When I posted the above picture on FB for good cheer, it must have provided some much needed comfort as more people jumped into my post with comments about this than about anything  elseI have posted all week. Several even sent me private messages asking (begging) for the recipe. Which of course I promised to do…what else are friends for? So wipe your chins dear salivators !…here we go… feel free to make it yours too with your own tweaks.

Ingredients:

1 box/pkg of gnocchi

1 10 oz pjg of frozen peas, defrosted)

5 thin stalks of asparagus, steamed and cut into thirds

4 or 5 small cocktail tomatoes, seeds squeezed out and quartered

1/2 heavy crème OR half n  half OR evaporated mil

1 cup of chicken broth

2 tablespoons of butter salted or non salted

6 oz of crumbled gorgonzola

a dash of garlic powder, a dash of Italian herb blend (I used Penzys Tuscan blend)

a little squeesze..drops really to taste…of lemon. Go very easy on this to taste

salt and pepper to taste

A BIG SOUP MUG and a BIG SPOON

**(Don’t forget a glass of rose (not red! not white!) wine to accompany. (Red is too strong, white is too “white”…I cook with complementary colors..there is enough white in this sauce)

*** Put on some nice music. Preferably by Josh Groban singing in Italian. Shut off the news on tv!

IMG_3887[1]

Preparation:

Boil the gnocchi according to the instructions of the box (Lidia makes her OWN gnocchi from scratch. Not me…one of my ingenious creative tweaks). Drain and set aside

Saute the butter (you can add a little more if you want.) in a large frying pan with  higher sides. When melted, add the combined milk and broth and dash of herbal blend and bring to a boil, then lower heat and let it cook for about 8 minutes to thicken a bit..sort of..stirring often. DO NOT burn or rapid boil and bubble (trouble!).

Add the gorgonzola and stir to melt. Taste and season to your liking.,, salt and pepper, a tiny squeeze of lemon (be careful here) and a dash of garlic powder.

Add the peas, asparagus and cocktail tomatoes and stir.

FINALLY,  add the gnocchi to coat completely.

IMG_3886[1]

IMPORTANT ! Take a picture and post it on FB so your friends can drool, leave lots of comments and then send them the link to this recipe on my blog!

Enjoy!

From Christine, the Greening Spirit a la “The Cook” on https://sensuoussoupsandsuppers.wordpress.com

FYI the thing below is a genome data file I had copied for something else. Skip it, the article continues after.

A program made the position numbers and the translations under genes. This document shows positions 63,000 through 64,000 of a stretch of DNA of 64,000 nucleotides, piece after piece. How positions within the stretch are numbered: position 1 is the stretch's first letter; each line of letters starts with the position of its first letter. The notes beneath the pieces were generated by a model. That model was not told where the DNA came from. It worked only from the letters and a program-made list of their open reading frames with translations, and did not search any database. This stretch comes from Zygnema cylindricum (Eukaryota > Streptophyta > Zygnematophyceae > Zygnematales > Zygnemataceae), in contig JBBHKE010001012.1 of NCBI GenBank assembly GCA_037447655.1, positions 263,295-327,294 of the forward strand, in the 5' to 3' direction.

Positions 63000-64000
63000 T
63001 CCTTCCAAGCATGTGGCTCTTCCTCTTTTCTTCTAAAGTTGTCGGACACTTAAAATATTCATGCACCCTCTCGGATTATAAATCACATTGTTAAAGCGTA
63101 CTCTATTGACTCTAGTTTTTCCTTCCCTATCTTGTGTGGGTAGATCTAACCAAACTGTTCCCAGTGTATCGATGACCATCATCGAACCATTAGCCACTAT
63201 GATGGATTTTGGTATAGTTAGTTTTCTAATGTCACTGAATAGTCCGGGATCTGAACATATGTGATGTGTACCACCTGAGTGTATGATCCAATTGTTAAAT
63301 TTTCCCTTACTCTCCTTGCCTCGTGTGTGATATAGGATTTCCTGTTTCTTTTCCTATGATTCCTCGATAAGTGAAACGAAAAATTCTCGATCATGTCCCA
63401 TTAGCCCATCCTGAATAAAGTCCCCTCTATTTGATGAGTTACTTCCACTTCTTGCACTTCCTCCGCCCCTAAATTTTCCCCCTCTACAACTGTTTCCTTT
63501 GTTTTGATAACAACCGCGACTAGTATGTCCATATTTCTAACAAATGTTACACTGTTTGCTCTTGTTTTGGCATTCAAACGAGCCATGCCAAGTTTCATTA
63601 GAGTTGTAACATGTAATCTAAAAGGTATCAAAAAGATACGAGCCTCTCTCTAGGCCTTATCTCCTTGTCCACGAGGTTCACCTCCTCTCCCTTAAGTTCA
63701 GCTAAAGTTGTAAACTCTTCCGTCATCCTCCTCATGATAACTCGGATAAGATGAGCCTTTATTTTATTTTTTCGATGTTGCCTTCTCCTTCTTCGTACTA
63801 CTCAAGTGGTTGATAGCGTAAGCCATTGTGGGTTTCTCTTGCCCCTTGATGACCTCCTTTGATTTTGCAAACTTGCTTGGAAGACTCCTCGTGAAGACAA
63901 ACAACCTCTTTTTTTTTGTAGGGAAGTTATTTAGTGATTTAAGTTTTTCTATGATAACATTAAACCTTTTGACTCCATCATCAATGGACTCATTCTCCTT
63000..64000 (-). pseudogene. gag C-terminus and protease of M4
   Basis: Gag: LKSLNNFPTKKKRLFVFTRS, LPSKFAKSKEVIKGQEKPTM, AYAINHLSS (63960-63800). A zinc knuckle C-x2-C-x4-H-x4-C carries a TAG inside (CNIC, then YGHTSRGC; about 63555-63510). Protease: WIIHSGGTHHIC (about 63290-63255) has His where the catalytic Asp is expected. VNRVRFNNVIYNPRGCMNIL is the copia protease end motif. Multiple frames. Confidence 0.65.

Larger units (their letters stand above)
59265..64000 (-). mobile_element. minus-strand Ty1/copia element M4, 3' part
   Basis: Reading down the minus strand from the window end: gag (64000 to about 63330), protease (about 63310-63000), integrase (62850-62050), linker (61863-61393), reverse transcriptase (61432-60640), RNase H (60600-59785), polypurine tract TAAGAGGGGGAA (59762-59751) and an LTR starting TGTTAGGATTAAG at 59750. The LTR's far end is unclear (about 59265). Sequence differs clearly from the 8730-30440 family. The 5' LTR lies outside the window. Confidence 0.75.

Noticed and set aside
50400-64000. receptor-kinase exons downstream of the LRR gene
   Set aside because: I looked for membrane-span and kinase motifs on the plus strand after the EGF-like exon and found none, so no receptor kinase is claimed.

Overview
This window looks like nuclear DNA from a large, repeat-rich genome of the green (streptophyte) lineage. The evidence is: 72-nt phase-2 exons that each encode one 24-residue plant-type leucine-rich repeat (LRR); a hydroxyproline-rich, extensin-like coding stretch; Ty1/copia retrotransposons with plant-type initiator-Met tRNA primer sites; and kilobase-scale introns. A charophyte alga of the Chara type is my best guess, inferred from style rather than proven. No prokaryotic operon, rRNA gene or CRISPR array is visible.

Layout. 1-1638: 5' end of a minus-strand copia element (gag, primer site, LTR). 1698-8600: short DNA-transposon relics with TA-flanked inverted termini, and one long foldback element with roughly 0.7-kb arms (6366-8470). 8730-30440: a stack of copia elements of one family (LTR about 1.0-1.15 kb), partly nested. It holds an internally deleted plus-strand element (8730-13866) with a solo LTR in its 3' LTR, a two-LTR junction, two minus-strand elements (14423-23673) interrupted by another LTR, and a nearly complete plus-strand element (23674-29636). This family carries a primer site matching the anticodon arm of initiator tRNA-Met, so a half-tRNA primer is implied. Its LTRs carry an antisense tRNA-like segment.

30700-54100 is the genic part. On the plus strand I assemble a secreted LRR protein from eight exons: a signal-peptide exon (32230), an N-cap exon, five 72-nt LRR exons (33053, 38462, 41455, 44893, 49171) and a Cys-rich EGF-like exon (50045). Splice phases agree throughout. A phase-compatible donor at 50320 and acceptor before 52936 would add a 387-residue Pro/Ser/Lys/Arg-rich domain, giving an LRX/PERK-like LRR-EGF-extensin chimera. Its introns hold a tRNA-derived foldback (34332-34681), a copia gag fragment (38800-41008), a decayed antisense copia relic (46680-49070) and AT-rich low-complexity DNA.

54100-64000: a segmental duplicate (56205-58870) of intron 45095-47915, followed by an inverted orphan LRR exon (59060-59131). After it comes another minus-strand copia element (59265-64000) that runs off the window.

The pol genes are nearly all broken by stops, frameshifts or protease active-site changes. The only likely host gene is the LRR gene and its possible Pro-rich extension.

***Picture with my granddaughter Giana who is now 11 years old. ( I am the same age as I was then).

264613_10151085786018396_17473576_n (2)

 

Mandala Fam Dark Moon

Ah Cancer! Motherhood, Fanily, Nurturing, Food, cooking, the Tribe, gardens, memories and heritage, the home.

Once a Mother, always a mother…this is one strong experience I have learned over the many years I have shared with my daughters since they first popped out and into this world until..well, right now! They are mothers also in the ongoing process of learning how complex a job it is to usher and guide another human being through life and I have loved watching them unfold into this role. I have seen a documentary in which the Dalai Lama himself said that the most important job in the world is that of the Mother..and being an astrological Cancer-rising woman myself, I would have to agree.

My daughters have always been an exquisite delight as I was raising them and I have loved them dearly. There has been laughter, warmth and comfort and I have been blessed that they are fine, funny, responsible and gifted women, mothers, and wives.

But no family is without challenges and heartache and over the years we have had times when things worked exceedingly well between us and times when there was struggle or temporary distance and stresses, grasping for undertanding, grasping for appropriate words to challenge or address perceived slights or disappointments. Add to the mix of “life”, the divorce between myself and their father, my own struggles in single-parenting for many years and the re-arrangement of family loyalties and connections in the course of their own marriages, the balancing of me and their father and in-laws…well, sometimes heartache and frustration are an inevitable part of the  family mix until we learn to share needs and hurts diplomatically, truthfully and gently for the good of all, which surely does take practice! (Knowing when to remain silent and just let it go is a skill as well)

After one such time of challenge in relating in new ways, the dark moon/new moon in Cancer allowed me to look at where we were and re-evaluate and re-new what was important for us as a family and as mother and daughters.